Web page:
Estuary Flow is a platform for creating real-time data pipelines. In addition to schlepping data from Point A to Point B, Flow is also able to reshape, filter, and join data in real time. We call this feature derivation because it is a Flow data collection that is derived from one or more source collections via (optionally) stateful transformations. Flow currently supports two types of transforms in derivations: remote transforms using webhooks and native TypeScript transforms. 

For remote transforms, Flow will call a provided HTTP(S) endpoint for each document in the source collection. But that means that you need to take care of testing, deploying, and monitoring the code that’s handling your webhook, and ensuring that it’s all in sync with the rest of the catalog. That’s fine for some use cases, but it would be nice if you didn’t have to deal with all that for every single transform. That’s why Flow has native support for running TypeScript transforms, where you get deployment, testing, and monitoring all built in.

A common question we usually get from people at this point is:

“Why did you choose Typescript as the first natively supported language for transformations?”

It’s a reasonable question, especially given the prevalence of Python and Java for analytics and data pipelines. So the rest of this post will go into detail about why TypeScript made sense. This post ended up being pretty long and winding because there’s just so much to unpack here. But the short answer is that using TypeScript allows us to prevent many of the common types of pipeline failures that might otherwise slip through the cracks. 

Context

Despite all the progress that’s been made since the days of chron jobs and system logs, reliability remains a key challenge with existing data pipelines. And when you’re building streaming data pipelines that process data within milliseconds of it being ingested, the stakes become much higher. If a streaming data pipeline outputs incorrect results, the effects could be immediate, and it could take hours to rebuild data products from their original sources once the problem is discovered. And there’s no guarantee that the incorrectness would ever be discovered, so you could be making important business decisions based on incorrect data, without even knowing it. 

So when we designed Flow, we knew we had to give users a better set of tools for managing their data pipelines (called “Data Flows” in Flow-speak), so they can sleep well knowing that their pipelines are operational and outputting correct results.

Why are data pipelines so unreliable?

To understand how to improve reliability of pipelines, you need to first understand why existing data pipelines are so unreliable. Pipelines are often described in terms of an interconnected graph of processing tasks, which each read from one or more data sources and output to one or more destinations. These graphs can get pretty large, and are sometimes highly interconnected. A failure in one processing task can cause a cascading failure of many other tasks that are (often only transitively) depending on its output.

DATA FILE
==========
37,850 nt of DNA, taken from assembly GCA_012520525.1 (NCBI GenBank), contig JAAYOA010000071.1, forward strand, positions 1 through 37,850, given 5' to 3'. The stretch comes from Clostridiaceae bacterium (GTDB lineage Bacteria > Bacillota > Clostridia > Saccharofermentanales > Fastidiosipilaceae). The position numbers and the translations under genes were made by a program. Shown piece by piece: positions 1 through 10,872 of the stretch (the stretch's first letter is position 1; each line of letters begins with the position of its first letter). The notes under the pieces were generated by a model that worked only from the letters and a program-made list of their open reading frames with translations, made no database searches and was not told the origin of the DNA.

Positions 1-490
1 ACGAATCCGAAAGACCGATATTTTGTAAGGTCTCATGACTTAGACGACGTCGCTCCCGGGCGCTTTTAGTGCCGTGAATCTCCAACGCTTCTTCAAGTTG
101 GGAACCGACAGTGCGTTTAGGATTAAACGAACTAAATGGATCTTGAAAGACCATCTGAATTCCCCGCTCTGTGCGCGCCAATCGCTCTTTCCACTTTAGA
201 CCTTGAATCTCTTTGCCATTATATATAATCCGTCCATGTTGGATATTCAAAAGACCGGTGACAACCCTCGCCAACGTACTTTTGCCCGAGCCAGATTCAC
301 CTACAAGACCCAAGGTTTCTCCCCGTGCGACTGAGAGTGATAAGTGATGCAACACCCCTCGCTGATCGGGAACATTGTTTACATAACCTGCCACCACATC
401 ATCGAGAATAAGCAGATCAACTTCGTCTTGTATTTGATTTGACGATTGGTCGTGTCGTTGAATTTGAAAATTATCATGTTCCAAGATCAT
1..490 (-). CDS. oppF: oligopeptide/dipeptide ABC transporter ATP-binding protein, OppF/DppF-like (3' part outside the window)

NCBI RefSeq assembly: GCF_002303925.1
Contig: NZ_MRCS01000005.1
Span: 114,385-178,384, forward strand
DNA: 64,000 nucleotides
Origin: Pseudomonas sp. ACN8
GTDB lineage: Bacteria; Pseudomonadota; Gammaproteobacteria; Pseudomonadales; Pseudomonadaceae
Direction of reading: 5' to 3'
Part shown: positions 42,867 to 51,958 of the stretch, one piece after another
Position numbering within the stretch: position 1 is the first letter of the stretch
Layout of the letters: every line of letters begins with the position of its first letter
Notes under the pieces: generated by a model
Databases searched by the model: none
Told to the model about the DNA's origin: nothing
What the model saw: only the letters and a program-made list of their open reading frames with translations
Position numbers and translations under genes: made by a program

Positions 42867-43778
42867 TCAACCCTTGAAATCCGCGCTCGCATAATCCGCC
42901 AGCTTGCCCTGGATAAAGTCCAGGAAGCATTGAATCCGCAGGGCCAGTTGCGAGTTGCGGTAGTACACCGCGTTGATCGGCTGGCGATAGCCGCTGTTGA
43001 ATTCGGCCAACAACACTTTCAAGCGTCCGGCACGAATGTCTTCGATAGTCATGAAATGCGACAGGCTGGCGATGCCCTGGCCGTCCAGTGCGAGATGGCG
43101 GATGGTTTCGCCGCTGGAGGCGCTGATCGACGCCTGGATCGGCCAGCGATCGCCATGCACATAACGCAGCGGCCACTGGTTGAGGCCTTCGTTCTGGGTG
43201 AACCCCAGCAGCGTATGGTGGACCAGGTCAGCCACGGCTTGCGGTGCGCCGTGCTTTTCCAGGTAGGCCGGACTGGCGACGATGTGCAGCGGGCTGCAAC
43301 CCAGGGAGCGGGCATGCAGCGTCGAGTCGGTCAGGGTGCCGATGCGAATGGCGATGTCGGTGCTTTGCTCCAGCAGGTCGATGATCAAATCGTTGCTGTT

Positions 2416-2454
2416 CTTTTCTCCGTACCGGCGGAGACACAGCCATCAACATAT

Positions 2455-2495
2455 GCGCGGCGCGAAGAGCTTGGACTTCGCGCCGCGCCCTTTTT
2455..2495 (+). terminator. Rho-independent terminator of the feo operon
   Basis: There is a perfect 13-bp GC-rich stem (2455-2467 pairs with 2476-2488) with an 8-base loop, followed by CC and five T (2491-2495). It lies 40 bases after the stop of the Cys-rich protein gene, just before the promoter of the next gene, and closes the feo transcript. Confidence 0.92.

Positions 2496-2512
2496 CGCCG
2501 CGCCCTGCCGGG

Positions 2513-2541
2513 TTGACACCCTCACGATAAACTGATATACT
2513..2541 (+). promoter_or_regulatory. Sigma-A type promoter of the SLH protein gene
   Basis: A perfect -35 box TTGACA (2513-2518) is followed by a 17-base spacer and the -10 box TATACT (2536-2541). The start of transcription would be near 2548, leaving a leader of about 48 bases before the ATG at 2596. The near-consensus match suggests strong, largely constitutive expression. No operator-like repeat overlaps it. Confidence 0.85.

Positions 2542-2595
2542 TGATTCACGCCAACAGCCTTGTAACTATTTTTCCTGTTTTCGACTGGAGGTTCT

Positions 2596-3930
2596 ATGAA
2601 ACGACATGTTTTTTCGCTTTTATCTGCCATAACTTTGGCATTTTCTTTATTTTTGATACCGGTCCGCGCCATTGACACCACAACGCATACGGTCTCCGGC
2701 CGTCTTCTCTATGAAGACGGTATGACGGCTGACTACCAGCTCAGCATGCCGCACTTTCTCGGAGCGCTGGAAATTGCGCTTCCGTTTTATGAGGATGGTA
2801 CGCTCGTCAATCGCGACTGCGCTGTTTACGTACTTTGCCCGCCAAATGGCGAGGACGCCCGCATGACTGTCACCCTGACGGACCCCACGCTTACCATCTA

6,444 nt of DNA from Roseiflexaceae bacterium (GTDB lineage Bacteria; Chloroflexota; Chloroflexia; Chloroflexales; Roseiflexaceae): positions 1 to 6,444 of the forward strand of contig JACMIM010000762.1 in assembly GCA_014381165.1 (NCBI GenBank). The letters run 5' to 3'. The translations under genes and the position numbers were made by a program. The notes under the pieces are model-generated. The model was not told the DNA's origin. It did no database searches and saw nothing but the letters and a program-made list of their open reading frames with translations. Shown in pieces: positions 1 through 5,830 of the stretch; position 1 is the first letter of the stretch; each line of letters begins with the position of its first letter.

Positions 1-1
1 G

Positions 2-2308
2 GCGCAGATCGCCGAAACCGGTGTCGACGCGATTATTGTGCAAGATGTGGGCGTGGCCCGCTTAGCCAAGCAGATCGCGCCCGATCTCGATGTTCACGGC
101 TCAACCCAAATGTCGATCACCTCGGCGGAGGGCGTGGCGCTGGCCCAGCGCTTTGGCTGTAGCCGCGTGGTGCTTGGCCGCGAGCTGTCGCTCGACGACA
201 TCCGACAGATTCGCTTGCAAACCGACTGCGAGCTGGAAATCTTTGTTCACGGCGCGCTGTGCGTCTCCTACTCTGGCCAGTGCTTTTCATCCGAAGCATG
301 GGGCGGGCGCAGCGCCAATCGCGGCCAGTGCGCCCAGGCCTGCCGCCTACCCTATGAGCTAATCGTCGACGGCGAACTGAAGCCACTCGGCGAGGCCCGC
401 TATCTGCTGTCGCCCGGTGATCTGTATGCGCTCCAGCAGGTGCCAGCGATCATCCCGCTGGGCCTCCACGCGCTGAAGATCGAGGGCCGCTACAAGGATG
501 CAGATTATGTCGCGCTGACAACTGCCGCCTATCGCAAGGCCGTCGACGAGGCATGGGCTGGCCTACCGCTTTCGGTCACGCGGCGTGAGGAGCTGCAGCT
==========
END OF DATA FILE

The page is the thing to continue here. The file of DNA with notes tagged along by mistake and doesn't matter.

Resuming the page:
The more tasks you have, the more likely it is to have a failure in any single task. And the more connected your task dependency graph is, the more likely it is for a failure in any single task to have a huge impact on the system as a whole.

But it’s not just about the number of tasks that are affected by a failure. It matters how they fail. An incorrect database password will usually bring things to a halt. The impact might be huge if you have lots of tasks transitively depending on that database. But you can almost always just start things up again once you fix the configuration. The real danger is having your pipeline output incorrect results!

Outputting incorrect results is the worst thing a data pipeline could do.

– Abraham Lincoln (probably)

To really understand the impact of failures, we need to consider the difference between several failure modes. By far the most common causes of failures are:

  • Misconfiguration; for example, an incorrect database password
  • A bug in the code that’s processing the data
  • Some source data has changed. For example, a database column that used to be NOT NULL, starts allowing null values.

Here’s a completely made-up graph showing the relative frequency of each cause:

causes of data pipeline failure 33% configuration, 33% bug in your code, 33% data changed, 1% network/platform error

The point I’m trying to illustrate here is that in a large proportion of cases (Data Changed + Bug in your code), failures have the potential to cause incorrect outputs. If we want to make pipelines more reliable, we need better tools for preventing bugs in production code and for dealing with changing data sources. Those specific areas are so important because they are not only relatively common, but also more costly. Let’s look at a simple example pipeline taken from the Flow repo, which we’ll use throughout this post: